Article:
Here are five things you must know for Tuesday, June 18:
1. -- Stock Futures Rise as Fed Begins Rate-Setting Meeting
U.S. stock futures were rising on Tuesday and European stocks turned higher as investors reacted to comments from European Central Bank President Mario Draghi that suggested further monetary easing just hours ahead of the start of the Federal Reserve's two-day policy meeting.
Draghi laid the foundation for a potential re-opening of the ECB's controversial quantitative easing program, telling a conference in Portugal on Tuesday that the bank has room to buy more bonds in order to stoke inflation in the currency area. Draghi said the ECB's asset purchase program, which it uses to buy government, agency and corporate bonds in order to lower market yields and boost inflation, has "considerable headroom."
Contracts tied to the Dow Jones Industrial Average were up 149 points, futures for the S&P 500 gained 17.45 points, and Nasdaq futures rose 71 points.
Prior to Draghi's speech, investors had been in a cautious mood with escalating military tensions in the Persion Gulf weighing on global market sentiment.
As for the Fed, traders are pricing in only a 20% chance of a rate cut from Chairman Jerome Powell and the Federal Open Markets Committee, with the balance of bets on a move in July that would take the key target rate to a range of 2% to 2.25%. The Fed will announce its decision on interest rates at 2 p.m. ET on Wednesday.
The economic calendar in the U.S. on Tuesday includes includes Housing Starts for May at 8:30 a.m.
2. -- Facebook's 'Libra' Cryptocurrency Revealed in White Paper
The Libra Association, a group of 28 business partners working through a group that will be based in Geneva, Switzerland, will administer the global cryptocurrency, which will be used on Facebook's platform and is expected to be launched next year. The coins will be held by users in a digital wallet called Calibra, which will be connected to Facebook's two messaging platforms -- WhatsApp and Messenger -- and will be backed by a basket of global fiat currencies and "offer better, cheaper, and open financial services."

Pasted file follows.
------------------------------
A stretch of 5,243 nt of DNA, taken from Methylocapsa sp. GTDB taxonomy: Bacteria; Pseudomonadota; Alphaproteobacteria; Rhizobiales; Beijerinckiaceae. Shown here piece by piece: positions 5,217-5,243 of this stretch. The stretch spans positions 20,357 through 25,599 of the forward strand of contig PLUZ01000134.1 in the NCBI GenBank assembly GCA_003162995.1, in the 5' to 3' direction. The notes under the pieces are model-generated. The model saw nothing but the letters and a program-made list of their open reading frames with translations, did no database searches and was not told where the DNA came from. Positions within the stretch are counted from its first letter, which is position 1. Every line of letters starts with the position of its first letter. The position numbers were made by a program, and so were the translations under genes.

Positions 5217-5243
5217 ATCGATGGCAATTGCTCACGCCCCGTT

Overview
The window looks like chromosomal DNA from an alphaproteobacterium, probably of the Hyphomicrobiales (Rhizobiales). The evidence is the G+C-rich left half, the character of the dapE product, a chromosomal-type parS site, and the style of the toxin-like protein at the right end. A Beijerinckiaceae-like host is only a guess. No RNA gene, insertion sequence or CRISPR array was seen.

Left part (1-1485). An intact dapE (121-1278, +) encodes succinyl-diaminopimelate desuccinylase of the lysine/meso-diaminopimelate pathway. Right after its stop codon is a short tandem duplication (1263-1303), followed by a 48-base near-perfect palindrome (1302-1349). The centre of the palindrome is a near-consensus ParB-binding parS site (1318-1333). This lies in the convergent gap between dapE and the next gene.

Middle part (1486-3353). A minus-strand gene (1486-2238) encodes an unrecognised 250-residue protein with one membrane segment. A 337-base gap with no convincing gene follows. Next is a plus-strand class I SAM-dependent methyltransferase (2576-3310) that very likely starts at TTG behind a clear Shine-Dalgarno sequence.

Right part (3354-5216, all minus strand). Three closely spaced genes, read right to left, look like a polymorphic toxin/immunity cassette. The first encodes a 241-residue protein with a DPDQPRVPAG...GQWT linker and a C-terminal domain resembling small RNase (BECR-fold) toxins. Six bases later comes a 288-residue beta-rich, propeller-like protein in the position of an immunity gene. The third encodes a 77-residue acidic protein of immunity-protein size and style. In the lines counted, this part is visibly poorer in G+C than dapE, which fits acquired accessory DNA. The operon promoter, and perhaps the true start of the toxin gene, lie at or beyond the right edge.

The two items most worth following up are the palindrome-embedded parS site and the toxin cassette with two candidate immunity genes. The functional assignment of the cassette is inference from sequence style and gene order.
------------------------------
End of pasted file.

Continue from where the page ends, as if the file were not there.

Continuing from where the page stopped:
"This approach is similar to how other currencies were introduced in the past: To help instill trust in a new currency and gain widespread adoption during its infancy, it was guaranteed that a country's notes could be traded in for real assets, such as gold," the companies backing Libra said in their so-called white paper. "Instead of backing Libra with gold, though, it will be backed by a collection of low-volatility assets, such as bank deposits and short-term government securities in currencies from stable and reputable central banks."
"We've seen internet change the game for everything that could be digitized, except for money," David Marcus, the leader of Facebook's Calibra division, told CNBC.
"The numbers really speak for themselves. There's 1.7 billion people around the world that are unbanked, the same number are underserved by financial services," said Marcus, who before taking over Facebook's blockchain initiatives ran its Messenger division and was previously president of PayPal. "Now, anyone with a cheap smartphone has access to all the info they want in the world for free with a basic data plan. Why doesn't money work the same way?"
Facebook rose 1.6% in premarket trading to $191.98 following news of the Libra launch.
3. -- MoneyGram Gets $50 Million Investment From Ripple